Written and contributed by Cait Bieker of Landworks Studio
* A special thanks to Landworks Studio for their continued support of the KRPA Women's Leadership Summit.
In a small city in Kansas, there exists a street with no sidewalks. Trees overhang nearly every inch of the road and the majority of traffic consists of feet, paws, and stroller wheels. Behind and between the trees are picturesque homes varying in size and color, all quietly and peacefully watching pedestrians enjoy the safety and beauty that the shelter of their neighborhood provides.
On this same street exists a small park, no larger than the lots that the surrounding homes sit on. This park has grasses that are evergreen and flowers that burst into color in the spring and fade into comfortable beauty in the fall. A neat and winding path greets park visitors the moment they step into it - welcoming them to explore each of the many features that await within its boundaries. The path takes those that follow it past shaded benches and wooden swings, on a bridge over a trickling waterfall, under the shade of large oak trees, and wishes them a safe farewell on their way out, beckoning them to return again soon.
Families gather here and watch their youngest members happily play.
Couples find space to enjoy moments together in the open air.
Individuals sit and take in whispered serenity.
And this park, so precious to those that it serves, is the gift of a private donation.
Kathryn Lyon Flora Park in Fairway, Kansas was a gift welcomed by both the City and the community. Donated by Fairway residents Paul and Susie Lyon in honor of their late daughter, Kathryn (Kathy) Lyon Flora, this park served not only as a lasting and loving tribute, but filled several needs of the community as well.
Fairway is home to several thousand residents. Prior to the completion of Kathryn Lyon Flora (KLF) Park, the city had only a single park to serve those residents. Additionally, the lot that KLF would eventually come to exist on was privately owned and vacant. Having been cleared for the previous owner to build a home of their own that would not come to fruition, the lot sat empty and unused. As neighborhood residents, the Lyons had watched as families and children in the neighborhood walked along the street with no sidewalks, learned to ride bicycles, walked their pets, and recognized a solution. They decided to purchase the property in honor of their daughter for the benefit of the community that the family cared so deeply for.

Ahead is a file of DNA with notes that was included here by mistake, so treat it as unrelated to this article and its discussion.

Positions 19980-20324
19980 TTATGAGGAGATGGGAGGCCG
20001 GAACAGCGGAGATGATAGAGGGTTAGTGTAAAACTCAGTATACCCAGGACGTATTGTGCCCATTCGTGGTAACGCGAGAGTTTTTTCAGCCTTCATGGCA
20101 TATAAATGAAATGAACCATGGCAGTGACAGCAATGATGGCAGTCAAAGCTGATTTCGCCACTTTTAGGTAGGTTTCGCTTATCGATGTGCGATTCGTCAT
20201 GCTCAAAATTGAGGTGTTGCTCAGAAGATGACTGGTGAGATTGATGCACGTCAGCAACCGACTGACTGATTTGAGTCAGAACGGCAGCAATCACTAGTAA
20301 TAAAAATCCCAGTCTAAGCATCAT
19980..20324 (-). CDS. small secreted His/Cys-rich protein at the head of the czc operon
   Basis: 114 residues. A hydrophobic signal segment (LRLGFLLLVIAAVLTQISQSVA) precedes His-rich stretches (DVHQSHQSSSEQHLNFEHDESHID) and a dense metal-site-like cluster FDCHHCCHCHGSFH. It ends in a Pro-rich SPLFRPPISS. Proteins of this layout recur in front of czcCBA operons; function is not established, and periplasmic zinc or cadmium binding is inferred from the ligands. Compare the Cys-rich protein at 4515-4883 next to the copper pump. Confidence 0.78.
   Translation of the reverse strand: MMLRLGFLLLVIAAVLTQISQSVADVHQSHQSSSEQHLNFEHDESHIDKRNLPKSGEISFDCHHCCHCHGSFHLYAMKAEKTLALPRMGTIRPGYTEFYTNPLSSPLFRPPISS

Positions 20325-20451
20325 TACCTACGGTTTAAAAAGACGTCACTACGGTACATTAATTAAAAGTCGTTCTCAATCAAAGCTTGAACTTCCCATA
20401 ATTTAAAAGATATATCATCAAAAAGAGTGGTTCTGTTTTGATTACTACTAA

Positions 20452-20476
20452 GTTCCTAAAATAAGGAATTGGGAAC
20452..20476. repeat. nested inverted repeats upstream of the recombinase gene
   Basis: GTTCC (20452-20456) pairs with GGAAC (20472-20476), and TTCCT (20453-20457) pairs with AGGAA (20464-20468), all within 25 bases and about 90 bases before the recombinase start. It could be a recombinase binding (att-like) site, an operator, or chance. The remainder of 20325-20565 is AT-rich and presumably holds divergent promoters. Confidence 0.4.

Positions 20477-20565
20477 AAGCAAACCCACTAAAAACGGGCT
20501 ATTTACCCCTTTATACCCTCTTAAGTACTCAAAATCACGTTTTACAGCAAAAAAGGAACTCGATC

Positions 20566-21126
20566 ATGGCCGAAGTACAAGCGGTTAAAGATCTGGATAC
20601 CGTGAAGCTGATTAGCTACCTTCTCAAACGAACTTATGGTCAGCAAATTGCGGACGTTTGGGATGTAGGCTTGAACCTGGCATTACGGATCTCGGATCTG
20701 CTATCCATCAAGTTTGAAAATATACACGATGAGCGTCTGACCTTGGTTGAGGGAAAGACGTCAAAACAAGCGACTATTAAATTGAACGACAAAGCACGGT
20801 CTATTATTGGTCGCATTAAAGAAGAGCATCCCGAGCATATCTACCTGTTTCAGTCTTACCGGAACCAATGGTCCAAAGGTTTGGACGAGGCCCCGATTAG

Individual donations such as this are not very common and not without reason. Private donations, while well-intended, can be tricky for cities to navigate. Outside of the sticker shock that can sometimes accompany construction projects, donors may have a vision that doesn’t fit the community’s needs. They may have unusual or impractical demands that are challenging to comply with for a variety of purposes. This can lead to the project becoming an additional responsibility the City can’t afford or can’t maintain.
Despite the challenges, private donations are largely beneficial to donors and communities alike.
Private funds allow for opportunity and meaningfulness to be invited into a new space in a community. From the perspective of the City, these donations allow them to accomplish goals that they’ve previously not had the resources for or to begin a project earlier than anticipated.
For the residents, it creates a place for them to spend time and make new memories. And for donors, it provides a chance to honor their passion while adding a lasting value to their community.
(1st image- Landmark Studio's rendering of park, 2nd image-Actual image of completed park)
For a project to be considered successful, both the City and the donor will have needs and desired outcomes needing to be met. The navigation of needs and wants isn’t often so simple, but it can be simplified. Great communication is critical. Understanding the goals of each party and a clear breakdown of how funds will be used is a top priority early in the process.
Discussion of how involved the donor would like to be should also happen fairly early on - clear responsibilities and common understanding can ease confusion further into the project. Most importantly, both sides must agree on, and work towards, the same final outcome.
Kathryn Lyon Flora Park is a testament to what a successful, privately-funded project can be. It is a place that fills the needs of a community, wholly. Now, it will serve as a landmark and a haven for its patrons for years to come. The street still has no sidewalks, but there is satisfaction in knowing those that take it now have a destination.